12 Years a Slave portrays such viciously brutal treatment of American slaves that I could barely sleep the night after watching it.
In its artistry, the film is hauntingly beautiful, with its lush landscapes, intricate costuming, heart wrenching performances, and ponderous direction. In its subject matter—it details the years that free-born Solomon Northup spent in slavery after he was kidnapped and sold into bondage—the film is horrific.
As a nation, we are not as far removed from slavery as many of us often presume. My grandfather, born in 1920, lived in segregated Missouri as a child. If he did not personally know people who lived during the time of slavery, his parents surely did. Although my grandfather took pains to separate himself from the racism of the society into which he was born, not everyone from his generation did so, and not everyone from ours has, either.
As a child I sometimes heard racist “jokes.” On television I watched The Dukes of Hazzard, with its sportscar “The General Lee” decorated with the Confederate flag. The car’s horn blared a line from the song Dixie, made famous first for its accompaniment to blackface performances and later as an anthem of the Confederacy.
As a young adult, I attended libertarian conferences at which various participants damned Lincoln, praised the Confederacy, and referred to the Civil War as the “War of Northern Aggression.” Such views remain the norm in many libertarian circles (which is among the many reasons I am no longer a libertarian). (Recently I had the privilege of previewing an article by Alexander Marriott about Lincoln and the Civil War; it shows why those libertarians who praise the Confederacy or apologize for it are wrong to do so. That article, Getting Lincoln Right, will appear in the forthcoming, Summer issue of TOS—subscribe here.)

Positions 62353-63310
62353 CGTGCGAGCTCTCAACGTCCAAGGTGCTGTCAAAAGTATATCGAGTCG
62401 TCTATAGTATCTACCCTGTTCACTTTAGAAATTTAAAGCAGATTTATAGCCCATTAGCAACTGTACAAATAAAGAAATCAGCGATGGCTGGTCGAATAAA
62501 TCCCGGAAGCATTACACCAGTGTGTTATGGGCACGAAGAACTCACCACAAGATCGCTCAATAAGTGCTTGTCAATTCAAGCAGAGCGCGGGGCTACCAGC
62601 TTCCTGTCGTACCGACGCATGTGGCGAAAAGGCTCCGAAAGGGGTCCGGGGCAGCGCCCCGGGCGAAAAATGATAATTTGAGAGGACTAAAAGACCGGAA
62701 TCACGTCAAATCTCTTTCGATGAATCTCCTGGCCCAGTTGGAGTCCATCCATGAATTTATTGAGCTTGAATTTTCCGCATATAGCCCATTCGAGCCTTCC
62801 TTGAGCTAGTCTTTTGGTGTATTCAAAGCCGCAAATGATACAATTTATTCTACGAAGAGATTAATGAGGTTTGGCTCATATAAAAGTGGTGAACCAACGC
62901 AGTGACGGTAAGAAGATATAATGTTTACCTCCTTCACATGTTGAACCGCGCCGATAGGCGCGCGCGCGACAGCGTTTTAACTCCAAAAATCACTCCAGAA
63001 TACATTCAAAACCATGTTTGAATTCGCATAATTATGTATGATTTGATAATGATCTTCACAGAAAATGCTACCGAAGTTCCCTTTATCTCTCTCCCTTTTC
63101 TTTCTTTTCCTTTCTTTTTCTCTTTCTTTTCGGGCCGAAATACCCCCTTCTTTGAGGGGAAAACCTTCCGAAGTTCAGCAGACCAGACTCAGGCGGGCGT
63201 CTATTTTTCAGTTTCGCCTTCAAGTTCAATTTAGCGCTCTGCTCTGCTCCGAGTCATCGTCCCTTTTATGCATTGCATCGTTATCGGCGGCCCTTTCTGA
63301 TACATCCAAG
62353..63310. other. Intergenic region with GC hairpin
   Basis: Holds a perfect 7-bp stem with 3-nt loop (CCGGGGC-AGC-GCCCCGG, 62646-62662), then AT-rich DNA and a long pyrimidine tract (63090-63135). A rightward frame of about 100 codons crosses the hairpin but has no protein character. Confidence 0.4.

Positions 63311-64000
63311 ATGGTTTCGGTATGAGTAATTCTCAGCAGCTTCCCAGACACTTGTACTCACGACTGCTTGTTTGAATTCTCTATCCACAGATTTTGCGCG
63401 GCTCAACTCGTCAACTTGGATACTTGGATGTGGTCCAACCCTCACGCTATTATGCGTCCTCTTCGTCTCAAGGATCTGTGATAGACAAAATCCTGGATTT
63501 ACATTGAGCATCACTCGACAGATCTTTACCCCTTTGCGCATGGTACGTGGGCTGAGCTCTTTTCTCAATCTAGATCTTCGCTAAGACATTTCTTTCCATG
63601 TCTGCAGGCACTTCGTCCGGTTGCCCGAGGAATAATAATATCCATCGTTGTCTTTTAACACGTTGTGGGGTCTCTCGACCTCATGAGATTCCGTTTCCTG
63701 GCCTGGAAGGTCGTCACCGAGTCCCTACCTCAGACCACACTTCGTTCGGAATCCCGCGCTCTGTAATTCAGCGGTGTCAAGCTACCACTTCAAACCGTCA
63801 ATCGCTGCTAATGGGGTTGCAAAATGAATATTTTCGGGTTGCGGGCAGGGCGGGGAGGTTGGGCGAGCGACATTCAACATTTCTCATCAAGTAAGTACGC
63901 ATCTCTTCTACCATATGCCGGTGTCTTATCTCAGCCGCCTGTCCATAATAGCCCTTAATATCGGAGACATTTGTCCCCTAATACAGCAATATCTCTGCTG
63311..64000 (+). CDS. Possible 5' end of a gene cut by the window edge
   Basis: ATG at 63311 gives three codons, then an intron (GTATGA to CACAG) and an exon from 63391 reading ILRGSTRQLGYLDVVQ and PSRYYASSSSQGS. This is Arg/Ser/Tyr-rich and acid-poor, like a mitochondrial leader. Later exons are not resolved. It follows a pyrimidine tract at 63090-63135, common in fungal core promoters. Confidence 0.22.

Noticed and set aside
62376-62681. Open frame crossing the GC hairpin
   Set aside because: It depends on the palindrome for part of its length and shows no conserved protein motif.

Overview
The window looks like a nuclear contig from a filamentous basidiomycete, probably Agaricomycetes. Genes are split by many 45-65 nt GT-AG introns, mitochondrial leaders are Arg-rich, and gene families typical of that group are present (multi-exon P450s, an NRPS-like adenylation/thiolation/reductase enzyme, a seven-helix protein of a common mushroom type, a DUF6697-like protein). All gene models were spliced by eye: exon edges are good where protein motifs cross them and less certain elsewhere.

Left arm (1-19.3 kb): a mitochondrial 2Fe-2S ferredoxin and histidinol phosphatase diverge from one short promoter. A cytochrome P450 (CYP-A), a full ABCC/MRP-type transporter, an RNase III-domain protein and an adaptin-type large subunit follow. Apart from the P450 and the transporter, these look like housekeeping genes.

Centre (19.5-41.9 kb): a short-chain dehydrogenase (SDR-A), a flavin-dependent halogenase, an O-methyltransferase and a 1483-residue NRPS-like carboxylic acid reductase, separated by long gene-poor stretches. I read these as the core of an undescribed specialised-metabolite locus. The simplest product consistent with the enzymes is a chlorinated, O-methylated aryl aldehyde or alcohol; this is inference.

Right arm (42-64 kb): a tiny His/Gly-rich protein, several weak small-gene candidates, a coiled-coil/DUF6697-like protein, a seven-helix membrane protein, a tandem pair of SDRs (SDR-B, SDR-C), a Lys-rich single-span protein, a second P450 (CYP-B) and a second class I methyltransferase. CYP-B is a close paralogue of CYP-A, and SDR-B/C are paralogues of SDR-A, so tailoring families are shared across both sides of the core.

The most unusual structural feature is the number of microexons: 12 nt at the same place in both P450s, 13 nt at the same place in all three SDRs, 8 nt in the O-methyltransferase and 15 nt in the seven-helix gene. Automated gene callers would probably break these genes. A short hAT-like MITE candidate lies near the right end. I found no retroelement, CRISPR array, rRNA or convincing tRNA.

Although 12 Years a Slave is a very hard film to watch, it serves as a vivid reminder of the horrors of American slavery. Having watched it, although I’d hesitate to recommend it in general, I do wish today’s Confederate sympathizers would sit through it and imagine themselves bound to the whipping post, viciously beaten by their “owners” for the “crime” of being born with the “wrong” color of skin, in the wrong place, in the wrong time. More importantly, I hope genuine lovers of liberty expand their efforts to educate people about the nature and foundation of individual rights, or, as the Founders put it (regardless of their consistency in adherence to this principle), the fundamental truth that, in their rights to life, liberty, and the pursuit of happiness, “all men are created equal.”
- Ayn Rand’s Theory of Rights: The Moral Foundation of a Free Society
- 42: The Triumph of Courage and Moral Certitude over Irrationality and Bigotry